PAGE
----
The media rights for the Indian Premier League (IPL) go under the hammer today. A total of 14 companies have submitted bids for the rights, which include TV and digital broadcast in India and overseas.
Industry observers we spoke with said that digital rights in particular would be fiercely contested.
Digital rights for the IPL are currently with Star India, which paid around Rs 302 crore in 2015 for a period of three years.
The new digital rights encompass a period of 5 years, starting from 2018 through 2022.
BCCI is expected to make a windfall of around Rs 15,000 crore to Rs 20,000 crore for the various rights.
Digital streaming is a tricky business in India given the nascent nature of subscription revenue in the country. Digital broadcasters have to depend on advertising revenue to fuel operations.
For example one media planner told us that Star India would have made around Rs 70-80 crore in ad revenues last year on the back of IPL. When you consider that the cost of the rights come to around Rs 100 crore per annum, the question is whether it makes financial sense to the company.
However, analysts and industry observers stress that one cannot determine the value of IPL for broadcasters just on the basis of revenue.
"It (IPL) creates a huge sampling base for the company so it makes sense from a marketing point of view. There has also been a huge migration of cricket advertising monies to digital," opined Shekhar Banerjee, COO at Madison Media. He also pointed out that Star's digital platform Hotstar has seen a massive scale-up in traffic due to the IPL.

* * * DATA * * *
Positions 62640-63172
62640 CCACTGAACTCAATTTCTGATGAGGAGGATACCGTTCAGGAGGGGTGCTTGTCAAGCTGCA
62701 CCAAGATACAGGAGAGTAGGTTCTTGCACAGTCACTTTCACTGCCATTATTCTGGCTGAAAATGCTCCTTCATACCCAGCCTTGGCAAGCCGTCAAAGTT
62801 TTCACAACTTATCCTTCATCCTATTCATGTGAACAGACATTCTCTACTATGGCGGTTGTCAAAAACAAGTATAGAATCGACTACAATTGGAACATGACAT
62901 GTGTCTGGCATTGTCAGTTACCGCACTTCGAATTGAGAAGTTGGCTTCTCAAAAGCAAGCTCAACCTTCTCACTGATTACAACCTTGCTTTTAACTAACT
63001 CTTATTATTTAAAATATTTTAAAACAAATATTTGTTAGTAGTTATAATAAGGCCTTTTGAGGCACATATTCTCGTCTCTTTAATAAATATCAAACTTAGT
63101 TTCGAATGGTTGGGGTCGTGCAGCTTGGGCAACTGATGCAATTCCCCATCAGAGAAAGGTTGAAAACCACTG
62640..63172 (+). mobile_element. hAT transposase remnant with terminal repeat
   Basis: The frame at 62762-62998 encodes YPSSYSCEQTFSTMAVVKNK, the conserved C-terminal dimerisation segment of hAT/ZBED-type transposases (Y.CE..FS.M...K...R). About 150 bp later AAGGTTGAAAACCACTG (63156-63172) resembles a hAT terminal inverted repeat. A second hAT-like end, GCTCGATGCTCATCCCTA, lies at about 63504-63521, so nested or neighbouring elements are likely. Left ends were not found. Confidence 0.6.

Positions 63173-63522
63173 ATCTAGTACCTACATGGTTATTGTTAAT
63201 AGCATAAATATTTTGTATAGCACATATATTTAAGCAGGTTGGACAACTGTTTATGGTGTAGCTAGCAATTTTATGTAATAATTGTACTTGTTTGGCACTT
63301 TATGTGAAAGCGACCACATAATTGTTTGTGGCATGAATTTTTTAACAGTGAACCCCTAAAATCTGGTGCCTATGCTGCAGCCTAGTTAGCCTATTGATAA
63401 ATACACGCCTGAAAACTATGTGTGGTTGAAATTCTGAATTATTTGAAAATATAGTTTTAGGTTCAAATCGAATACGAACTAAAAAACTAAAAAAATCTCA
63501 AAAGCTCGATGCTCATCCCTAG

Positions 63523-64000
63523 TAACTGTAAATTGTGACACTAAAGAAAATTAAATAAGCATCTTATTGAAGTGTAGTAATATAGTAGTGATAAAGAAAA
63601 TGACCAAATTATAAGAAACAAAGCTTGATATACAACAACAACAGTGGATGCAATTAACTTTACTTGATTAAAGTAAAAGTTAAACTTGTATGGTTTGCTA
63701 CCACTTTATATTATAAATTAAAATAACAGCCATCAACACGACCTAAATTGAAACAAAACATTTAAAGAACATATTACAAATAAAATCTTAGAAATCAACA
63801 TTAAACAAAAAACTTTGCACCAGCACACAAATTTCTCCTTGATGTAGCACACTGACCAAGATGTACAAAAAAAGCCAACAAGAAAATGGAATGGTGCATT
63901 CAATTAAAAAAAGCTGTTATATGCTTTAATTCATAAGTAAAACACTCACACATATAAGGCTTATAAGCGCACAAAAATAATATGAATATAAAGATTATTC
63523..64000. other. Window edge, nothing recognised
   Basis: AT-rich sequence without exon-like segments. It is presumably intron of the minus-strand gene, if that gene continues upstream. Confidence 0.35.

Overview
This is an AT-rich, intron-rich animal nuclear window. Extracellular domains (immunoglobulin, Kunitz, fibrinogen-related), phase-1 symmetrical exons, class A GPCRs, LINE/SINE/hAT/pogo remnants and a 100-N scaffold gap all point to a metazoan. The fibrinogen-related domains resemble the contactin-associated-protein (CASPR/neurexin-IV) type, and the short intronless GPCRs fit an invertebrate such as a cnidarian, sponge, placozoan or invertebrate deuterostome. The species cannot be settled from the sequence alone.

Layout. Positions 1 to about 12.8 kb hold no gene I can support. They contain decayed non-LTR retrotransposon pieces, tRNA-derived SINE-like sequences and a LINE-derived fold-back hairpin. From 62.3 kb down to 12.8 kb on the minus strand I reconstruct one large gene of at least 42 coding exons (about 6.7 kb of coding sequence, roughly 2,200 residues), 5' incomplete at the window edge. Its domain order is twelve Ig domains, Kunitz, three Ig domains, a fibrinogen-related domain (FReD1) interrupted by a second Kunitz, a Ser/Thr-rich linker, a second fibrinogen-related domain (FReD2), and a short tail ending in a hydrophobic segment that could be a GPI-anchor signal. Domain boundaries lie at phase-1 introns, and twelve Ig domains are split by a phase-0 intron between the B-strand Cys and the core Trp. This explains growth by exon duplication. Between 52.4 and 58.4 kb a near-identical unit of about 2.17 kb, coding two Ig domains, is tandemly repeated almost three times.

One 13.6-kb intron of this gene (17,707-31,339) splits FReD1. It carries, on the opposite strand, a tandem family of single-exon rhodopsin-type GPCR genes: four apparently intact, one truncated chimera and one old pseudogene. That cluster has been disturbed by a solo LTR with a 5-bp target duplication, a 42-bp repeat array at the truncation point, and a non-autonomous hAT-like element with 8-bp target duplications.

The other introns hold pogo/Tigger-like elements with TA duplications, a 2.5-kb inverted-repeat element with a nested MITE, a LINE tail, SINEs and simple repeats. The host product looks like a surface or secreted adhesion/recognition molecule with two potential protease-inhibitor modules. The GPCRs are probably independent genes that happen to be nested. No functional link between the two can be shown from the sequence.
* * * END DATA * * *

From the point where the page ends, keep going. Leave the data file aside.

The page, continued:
Thomas Abraham, Editorial Director at Sportz Network Ltd, also opined that IPL has been a driver for Star India's Hotstar.
"Digital is a new space so growth is higher. You have to look at all the other things they have built on the back of IPL before deciding on the value that they have derived from the IPL. On digital, if you are only talking about advertising, then you are missing the point," he said.
Highlighting the importance of the IPL digital rights, Abraham further added that this space would see the highest percentage increase due to higher number of bidders.
"The potential for irrational bidding will be in digital rights," he said, further adding that a consolidated value of around Rs 14,000 crore is a fair amount. "If we go by market estimates (of total value of media rights) of Rs 20,000 crore then I feel the excess Rs 6,000 cr would be because of irrational bidding for digital rights," he said.
24 companies had picked up the rights papers of which 14 have now submitted their bids for the various rights. These include, BeIn Sports, SuperSport, YuppTV, Times Internet, Gulf DTH, Facebook, Airtel, Star India, BAM Tech, Sony Pictures Network, Econet Media Group, Perform Group, Followon Interactive Media and Reliance Jio.
Notable absentees from the final bidder list include the likes of Amazon, Discovery and ESPN.